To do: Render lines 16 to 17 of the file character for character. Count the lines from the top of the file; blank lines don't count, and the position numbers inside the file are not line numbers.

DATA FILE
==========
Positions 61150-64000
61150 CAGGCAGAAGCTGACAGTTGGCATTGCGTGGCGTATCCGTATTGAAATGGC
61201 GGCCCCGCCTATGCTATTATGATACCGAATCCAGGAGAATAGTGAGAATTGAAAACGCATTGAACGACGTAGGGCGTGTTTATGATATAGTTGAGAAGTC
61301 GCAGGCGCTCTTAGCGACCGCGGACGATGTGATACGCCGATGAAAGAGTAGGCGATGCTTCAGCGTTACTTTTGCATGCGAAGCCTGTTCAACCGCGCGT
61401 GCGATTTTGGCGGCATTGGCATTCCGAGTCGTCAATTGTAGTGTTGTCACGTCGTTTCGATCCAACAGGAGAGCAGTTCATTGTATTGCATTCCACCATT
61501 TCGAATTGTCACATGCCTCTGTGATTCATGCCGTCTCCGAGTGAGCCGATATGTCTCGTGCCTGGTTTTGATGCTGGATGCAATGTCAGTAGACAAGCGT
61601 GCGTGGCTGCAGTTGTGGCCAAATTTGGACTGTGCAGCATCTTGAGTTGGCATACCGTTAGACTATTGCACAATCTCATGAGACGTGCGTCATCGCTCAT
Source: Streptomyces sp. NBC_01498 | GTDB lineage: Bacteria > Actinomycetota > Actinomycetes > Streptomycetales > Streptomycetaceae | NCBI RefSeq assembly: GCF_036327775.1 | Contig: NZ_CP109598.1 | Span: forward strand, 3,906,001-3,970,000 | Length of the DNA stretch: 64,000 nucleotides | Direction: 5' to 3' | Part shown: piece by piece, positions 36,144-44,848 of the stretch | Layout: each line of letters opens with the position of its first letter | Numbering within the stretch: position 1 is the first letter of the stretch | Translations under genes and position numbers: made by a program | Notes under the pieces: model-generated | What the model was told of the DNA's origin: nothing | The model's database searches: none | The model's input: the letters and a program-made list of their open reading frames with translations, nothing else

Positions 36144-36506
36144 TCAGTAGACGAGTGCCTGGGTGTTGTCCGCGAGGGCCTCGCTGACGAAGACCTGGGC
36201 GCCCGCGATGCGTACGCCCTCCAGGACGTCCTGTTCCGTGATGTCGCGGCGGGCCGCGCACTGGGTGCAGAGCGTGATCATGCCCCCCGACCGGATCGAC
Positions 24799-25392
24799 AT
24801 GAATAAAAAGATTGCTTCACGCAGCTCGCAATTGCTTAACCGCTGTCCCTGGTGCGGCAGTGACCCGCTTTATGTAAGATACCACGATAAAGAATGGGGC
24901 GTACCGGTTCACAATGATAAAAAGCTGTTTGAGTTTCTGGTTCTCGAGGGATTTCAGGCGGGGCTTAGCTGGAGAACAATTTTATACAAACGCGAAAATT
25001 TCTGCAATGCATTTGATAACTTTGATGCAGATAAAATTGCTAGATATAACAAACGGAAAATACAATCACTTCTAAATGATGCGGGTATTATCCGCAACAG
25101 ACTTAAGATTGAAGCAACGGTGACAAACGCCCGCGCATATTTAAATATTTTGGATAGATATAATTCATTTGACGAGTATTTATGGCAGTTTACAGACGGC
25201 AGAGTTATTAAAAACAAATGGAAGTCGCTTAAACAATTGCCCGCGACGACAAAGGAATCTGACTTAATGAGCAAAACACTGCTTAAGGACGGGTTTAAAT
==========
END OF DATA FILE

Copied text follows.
25001 TCTGCAATGCATTTGATAACTTTGATGCAGATAAAATTGCTAGATATAACAAACGGAAAATACAATCACTTCTAAATGATGCGGGTATTATCCGCAACAG
25101 ACTTAAGATTGAAGCAACGGTGACAAACGCCCGCGCATATTTAAATATTTTGGATAGATATAATTCATTTGACGAGTATTTATGGCAGTTTACAGACGGC